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In this Thursday, May 21, 2020 photo provided by the Michigan Office of the Governor, Michigan Gov. Gretchen Whitmer speeks during a news conference in Lansing, Mich. Whitmer is relaxing coronavirus restrictions to lift a ban on nonessential medical and dental procedures, reopen retail shops and let residents gather in groups of 10 or less. The small social gatherings can start immediately. Retails stores and auto dealerships can reopen by appointment only starting Tuesday. Medical, dental and veterinary offices can resume nonessential procedures beginning May 29. (Michigan Office of the Governor via AP, Pool)

There’s been speculation for a while that some of the same businesses that were damaged or destroyed by rioters and BLM activists these past few weeks were already in a bad situation because of the COVID-19 “non-essential businesses” lockdowns imposed by governors across America. Now, a new study seems to confirm what many had feared all along — the quarantines disproportionately wreaked havoc on America’s minority-owned businesses.

In a June 5th piece at our sister publication Townhall, Matt Vespa asked this important question:

Sorry, small business owners protesting over these Democratic governors arbitrarily extending the lockdowns are not grounded in white supremacy. Also, do these “experts” think that black small business owners weren’t impacted by this quarantine?

Up to now, the “experts” all seemed to answer “yes.” But in a newly-published piece, Brad Polumbo, a Fellow at the Foundation for Economic Education (FEE), citing a study authored by Professor Robert Fairlie of the University of California, Santa Cruz for the Stanford Institute For Economic Research, writes:

The government’s response to this crisis….imposed disproportionate negative impacts on less politically influential minority-owned small businesses.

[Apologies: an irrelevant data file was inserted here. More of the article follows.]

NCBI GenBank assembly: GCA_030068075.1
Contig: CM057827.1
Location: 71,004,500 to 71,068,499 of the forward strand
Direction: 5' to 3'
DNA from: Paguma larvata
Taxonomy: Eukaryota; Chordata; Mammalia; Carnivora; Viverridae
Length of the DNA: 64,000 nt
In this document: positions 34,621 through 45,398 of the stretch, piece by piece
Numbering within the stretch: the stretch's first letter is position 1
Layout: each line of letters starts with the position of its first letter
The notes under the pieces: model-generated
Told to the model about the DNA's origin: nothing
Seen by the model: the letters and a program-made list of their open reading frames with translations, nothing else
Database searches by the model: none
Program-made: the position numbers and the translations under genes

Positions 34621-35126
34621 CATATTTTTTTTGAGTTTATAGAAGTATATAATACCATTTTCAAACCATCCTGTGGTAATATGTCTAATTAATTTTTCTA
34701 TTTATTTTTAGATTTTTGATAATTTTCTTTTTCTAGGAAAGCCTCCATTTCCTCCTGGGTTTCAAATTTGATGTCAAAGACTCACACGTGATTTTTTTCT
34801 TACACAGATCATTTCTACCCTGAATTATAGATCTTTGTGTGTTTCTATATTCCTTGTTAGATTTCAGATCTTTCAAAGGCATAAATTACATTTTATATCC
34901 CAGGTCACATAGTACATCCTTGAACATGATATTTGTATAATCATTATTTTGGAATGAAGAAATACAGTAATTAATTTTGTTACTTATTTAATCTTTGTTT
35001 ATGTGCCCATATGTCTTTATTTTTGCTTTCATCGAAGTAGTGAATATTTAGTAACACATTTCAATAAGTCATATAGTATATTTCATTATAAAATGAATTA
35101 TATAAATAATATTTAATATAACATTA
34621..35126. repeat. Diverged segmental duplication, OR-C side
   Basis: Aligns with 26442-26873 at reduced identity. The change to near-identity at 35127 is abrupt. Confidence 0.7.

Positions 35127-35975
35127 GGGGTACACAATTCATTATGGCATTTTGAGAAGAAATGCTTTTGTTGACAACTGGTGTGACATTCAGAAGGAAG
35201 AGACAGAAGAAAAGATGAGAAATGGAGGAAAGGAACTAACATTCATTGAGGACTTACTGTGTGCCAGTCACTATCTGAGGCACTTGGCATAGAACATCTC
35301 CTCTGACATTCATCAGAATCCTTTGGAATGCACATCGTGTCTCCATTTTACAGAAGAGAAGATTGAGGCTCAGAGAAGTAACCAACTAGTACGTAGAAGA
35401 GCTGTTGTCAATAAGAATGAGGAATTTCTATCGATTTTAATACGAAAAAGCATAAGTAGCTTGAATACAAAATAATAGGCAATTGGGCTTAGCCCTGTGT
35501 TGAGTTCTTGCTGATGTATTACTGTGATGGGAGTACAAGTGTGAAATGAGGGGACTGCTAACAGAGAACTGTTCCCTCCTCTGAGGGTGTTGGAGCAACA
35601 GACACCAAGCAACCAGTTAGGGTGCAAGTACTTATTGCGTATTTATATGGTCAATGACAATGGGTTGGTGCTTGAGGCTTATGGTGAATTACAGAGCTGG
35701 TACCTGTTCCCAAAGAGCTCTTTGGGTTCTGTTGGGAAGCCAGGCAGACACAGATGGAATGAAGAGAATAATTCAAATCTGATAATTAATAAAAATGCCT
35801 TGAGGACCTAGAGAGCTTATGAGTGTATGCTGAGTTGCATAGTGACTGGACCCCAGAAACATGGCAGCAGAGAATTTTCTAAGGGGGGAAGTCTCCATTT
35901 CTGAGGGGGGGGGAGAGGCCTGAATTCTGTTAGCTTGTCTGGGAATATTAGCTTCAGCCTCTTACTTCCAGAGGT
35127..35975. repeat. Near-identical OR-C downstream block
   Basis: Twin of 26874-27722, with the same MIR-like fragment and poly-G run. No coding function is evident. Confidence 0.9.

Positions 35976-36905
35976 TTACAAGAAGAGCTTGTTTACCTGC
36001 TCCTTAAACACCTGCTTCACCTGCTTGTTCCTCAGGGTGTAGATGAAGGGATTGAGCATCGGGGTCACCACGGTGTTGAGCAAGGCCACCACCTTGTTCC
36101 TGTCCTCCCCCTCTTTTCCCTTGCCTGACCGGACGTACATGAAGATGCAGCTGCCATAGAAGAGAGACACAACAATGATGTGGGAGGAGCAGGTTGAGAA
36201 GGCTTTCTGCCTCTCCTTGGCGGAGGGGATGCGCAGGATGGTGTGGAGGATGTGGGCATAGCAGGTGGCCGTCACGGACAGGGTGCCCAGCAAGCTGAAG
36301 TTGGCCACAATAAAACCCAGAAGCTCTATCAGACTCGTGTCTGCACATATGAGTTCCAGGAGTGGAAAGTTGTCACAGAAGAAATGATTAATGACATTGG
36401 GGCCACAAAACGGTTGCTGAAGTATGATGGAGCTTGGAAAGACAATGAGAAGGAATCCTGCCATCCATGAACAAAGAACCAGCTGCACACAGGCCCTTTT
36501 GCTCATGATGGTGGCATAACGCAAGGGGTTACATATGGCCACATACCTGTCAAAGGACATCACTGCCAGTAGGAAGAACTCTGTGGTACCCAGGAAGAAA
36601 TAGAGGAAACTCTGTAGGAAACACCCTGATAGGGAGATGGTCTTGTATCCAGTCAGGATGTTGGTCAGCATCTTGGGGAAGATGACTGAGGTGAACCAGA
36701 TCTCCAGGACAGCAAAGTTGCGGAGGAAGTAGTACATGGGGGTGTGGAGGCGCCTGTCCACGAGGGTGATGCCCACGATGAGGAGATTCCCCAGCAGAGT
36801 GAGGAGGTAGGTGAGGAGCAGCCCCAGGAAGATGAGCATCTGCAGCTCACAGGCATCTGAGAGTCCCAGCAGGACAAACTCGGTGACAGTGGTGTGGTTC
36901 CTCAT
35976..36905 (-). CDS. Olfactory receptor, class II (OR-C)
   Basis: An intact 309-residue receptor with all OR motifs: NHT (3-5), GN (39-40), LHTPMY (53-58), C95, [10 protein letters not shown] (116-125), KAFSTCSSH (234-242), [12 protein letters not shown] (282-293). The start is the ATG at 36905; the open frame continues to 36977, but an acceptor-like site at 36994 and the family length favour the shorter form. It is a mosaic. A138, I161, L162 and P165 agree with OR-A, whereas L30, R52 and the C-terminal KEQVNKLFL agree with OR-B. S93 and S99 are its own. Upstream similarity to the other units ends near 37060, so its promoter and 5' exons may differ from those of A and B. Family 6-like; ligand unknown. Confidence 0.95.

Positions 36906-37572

Prof. Fairlie looked at nationally representative government survey data, and found that the number of active U.S. business owners plummeted by 3.3 million, or 22 percent, in the two months from February to April 2020. He added that “[t]he drop in business owners was the largest on record,” regardless of industry or type of business structure.

But Polumbo says the most concerning thing is these data “when broken down along racial lines.”

According to Fairlie:

African-American businesses were hit especially hard experiencing a 41 percent drop. Latinx business owners fell by 32 percent, and Asian business owners dropped by 26 percent.

Simulations indicate that industry compositions partly placed these groups at a higher risk of losses. Immigrant business owners experienced substantial losses of 36 percent. Female-owned businesses were also disproportionately hit by 25 percent.

Polumbo then shares a new report from the NY Times which he says reveals “the massive government programs passed as COVID-19 ‘relief’ and ‘stimulus’ efforts….are failing to help many of those who are most in need”:

Black-owned businesses also appear to be benefiting less from federal stimulus programs.

Only 12 percent of black and Hispanic business owners polled between April 30 and May 12 received the funding they had requested.

You can read Polumbo’s full analysis of the study here.

Backing up to look at things through a political lens at President Donald Trump’s prospective reelection, my colleague Elizabeth Vaughn wrote in mid-April that some had the sense that Democrat party wanted to “see [the lockdown] continue for as long as possible. They are acutely aware that a slow economy will hurt the President’s chances of reelection.”

She cited a Politico story on House Speaker Nancy Pelosi’s machinations with her Democrat colleagues, which read,

Until a robust testing and contact tracing system is in place, [Pelosi believes] it would be impossible for the president to guarantee Americans a safe reentry into their normal life.

It’s also worth reminding ourselves as conservatives of one, more “legacy” the Wuhan coronavirus spending will leave all of us; as Polumbo notes: that relief money got tacked right on to the debt.

Becca Lower
Becca Lower is a writer with RedState and formerly worked at IJR.com as a writer and editor. She grew up outside Cincinnati, OH, in former Speaker John Boehner's district, and currently lives in Mesa, AZ.

Find her on Twitter at @BeccaJLower. Direct all tips/marriage proposals: [email protected]
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